This essay represents a failure, not complete for I remain optimistic but certainly a success deferred. I should be writing my Armenia novel. Each passing day, it gets a little harder. My parenthesis utopia is moving deeper into the past, joining the rest of my memories nestled in a bed of nostalgia. “Nostalgia is memory with the pain removed,” wrote Fred Davis in ‘Yearning for Yesterday’. Sometimes it’s harder to excise the pain – for Nigeria, I may never be able to accomplish that feat – but there are other times when you discover something so grand and magnificent, so surprising that you lose your breath for a moment, for a time, for a season. That’s what Armenia was for me. Perhaps it was the more remarkable because it was juxtaposed against six years in West Africa, an anti-utopia. An apocalypse. A glimpse into the anarchy that is coming – the ordeal that is arriving. None of my friends felt the same; all the State Department morons I worked with were ‘Europe area officers’ and spent their time complaining that sometimes the lights went out or that the sushi was not fresh enough. Those people who travel to somewhere foreign and search only for the familiar. For me Armenia was the most exotic of places.
W. Somerset Maugham once wrote of a certain Abraham in ‘The Moon and Sixpence’: “One morning the ship docked at Alexandria, and from the deck he looked at the city, white in the sunlight, and the crowd on the wharf; he saw the natives in their shabby gabardines, the blacks from the Soudan, the noisy throng of Greeks and Italians, the grave Turks in their tarbooshes, the sunshine and the blue sky; and something happened to him. He could not describe it. It was like a thunder-clap, he said, and then, dissatisfied with this, he said it was like a revelation. Something seemed to twist his heart, and suddenly he felt an exultation, a sense of wonderful freedom. He felt himself at home, and he made up his mind there and then, in a minute, that he would live the rest of his life in Alexandria.” They called him foolish, they said he had no character, because he was set for a prestigious job in London; because he had it in him to be a famous doctor. “Character? I should have thought it needed a good deal of character to throw up a career after half an hour’s meditation, because you saw in another way of living a more intense significance. And it required still more character never to regret the sudden step.”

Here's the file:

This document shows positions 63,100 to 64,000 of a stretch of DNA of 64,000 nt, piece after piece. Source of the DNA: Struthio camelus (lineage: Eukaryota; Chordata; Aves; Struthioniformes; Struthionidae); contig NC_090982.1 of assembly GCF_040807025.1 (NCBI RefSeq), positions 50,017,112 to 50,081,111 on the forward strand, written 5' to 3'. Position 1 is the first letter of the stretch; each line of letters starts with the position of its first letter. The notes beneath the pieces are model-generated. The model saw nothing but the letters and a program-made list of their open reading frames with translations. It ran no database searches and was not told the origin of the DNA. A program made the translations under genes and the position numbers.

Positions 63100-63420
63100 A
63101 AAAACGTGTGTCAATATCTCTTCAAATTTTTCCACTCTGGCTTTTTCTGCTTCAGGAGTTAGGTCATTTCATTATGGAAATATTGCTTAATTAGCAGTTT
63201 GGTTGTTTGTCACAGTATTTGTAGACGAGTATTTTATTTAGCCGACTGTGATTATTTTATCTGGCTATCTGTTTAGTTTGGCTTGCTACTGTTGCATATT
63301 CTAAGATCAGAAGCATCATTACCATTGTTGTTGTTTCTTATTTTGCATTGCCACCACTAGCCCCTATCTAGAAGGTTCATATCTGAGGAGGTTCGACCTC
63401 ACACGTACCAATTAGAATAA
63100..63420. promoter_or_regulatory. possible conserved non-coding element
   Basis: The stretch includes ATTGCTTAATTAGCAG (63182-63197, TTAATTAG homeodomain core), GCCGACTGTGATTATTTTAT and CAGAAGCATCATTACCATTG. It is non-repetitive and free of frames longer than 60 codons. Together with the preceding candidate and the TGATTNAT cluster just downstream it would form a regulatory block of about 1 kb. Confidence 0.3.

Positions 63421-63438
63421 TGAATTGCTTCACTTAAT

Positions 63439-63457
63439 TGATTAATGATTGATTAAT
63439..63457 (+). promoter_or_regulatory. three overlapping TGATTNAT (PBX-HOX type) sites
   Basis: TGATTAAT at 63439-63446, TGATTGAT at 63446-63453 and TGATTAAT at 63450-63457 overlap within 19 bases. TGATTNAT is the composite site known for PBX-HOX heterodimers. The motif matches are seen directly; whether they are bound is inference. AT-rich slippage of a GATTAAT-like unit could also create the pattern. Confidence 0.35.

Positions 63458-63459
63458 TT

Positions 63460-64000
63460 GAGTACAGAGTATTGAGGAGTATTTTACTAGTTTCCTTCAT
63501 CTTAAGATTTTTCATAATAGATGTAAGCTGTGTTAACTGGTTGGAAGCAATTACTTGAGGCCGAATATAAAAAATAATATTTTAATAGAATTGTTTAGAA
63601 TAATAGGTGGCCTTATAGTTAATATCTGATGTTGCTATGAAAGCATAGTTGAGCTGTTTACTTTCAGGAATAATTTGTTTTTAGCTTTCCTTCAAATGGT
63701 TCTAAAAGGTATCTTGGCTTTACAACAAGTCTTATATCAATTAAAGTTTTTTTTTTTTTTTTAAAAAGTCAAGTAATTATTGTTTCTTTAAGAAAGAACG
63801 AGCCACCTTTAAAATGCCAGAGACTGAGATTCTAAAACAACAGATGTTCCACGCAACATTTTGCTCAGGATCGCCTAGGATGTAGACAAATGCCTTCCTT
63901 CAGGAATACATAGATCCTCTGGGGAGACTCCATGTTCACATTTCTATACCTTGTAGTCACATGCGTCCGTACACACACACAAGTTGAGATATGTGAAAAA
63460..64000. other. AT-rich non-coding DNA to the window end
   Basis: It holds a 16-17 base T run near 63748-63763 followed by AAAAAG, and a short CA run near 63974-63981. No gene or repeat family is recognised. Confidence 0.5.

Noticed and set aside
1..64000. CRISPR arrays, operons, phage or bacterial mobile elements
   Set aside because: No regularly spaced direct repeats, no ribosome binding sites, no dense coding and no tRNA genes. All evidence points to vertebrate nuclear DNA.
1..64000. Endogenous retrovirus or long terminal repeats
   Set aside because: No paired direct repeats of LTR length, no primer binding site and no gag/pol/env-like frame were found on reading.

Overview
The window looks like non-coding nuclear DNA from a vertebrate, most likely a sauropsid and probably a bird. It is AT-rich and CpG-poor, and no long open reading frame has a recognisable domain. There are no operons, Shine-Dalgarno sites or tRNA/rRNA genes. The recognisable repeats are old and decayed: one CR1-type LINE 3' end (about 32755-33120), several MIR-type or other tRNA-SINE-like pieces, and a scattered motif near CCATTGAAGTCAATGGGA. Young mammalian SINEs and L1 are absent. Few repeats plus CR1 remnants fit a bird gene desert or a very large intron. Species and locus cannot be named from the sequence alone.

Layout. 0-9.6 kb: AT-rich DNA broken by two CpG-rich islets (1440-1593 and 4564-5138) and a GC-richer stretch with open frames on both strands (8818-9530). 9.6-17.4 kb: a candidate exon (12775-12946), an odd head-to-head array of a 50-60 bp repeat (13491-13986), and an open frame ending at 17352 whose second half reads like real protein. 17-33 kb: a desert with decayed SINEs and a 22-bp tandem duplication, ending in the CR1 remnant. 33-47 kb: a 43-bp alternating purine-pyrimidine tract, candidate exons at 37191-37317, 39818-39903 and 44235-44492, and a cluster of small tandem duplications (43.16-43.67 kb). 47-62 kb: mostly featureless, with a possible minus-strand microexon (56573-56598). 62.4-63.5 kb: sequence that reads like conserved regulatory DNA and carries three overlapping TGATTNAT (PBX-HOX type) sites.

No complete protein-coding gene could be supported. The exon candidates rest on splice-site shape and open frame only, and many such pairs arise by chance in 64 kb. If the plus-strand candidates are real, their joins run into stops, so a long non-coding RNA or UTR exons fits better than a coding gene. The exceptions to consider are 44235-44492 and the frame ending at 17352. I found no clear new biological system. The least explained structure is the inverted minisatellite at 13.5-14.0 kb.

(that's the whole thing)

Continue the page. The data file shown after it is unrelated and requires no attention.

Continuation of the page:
That is Armenia. And how do I write about that? Especially since evidently I did not have the character required – that is to say, I moved on. I rejoined the ever-flowing river to nowhere; unlike Maugham’s Abraham. To be sure, I have a family – a son – and when you make that commitment, you put an asterisk after your own ambition, a pause while you pave the way for his future. That, too, requires character, I tell myself. Abraham, after all, was young and single.
Nevertheless, Armenia is still back there – the mountains and the rivers; Lake Sevan and the castles and monasteries, unchanged for a thousand years and likely unchanged for a thousand more. Yerevan, that ancient city older that Rome that changes only insofar as the layers of empire sit one atop the other going backward and forward in time. But there is now no empire over Armenia, a tense fleeting stasis while they define their own future, if they can. But it is moving backward into my past, the sharp edges are becoming smoother; the muted pastels of the landscape are fading; the crisp flavors of the cherries and the sweet squishiness of the peaches – all slipping deeper into my memory to join the nostalgia of other places, that were not the same. How do I write about that? So instead, I waste an hour on a Sunday morning writing about not being able to write. At least I could write of it; but instead of penning the first page, which will be joined by 200 others, I write of failure and another wasted day. How is that courage, or character, I ask you??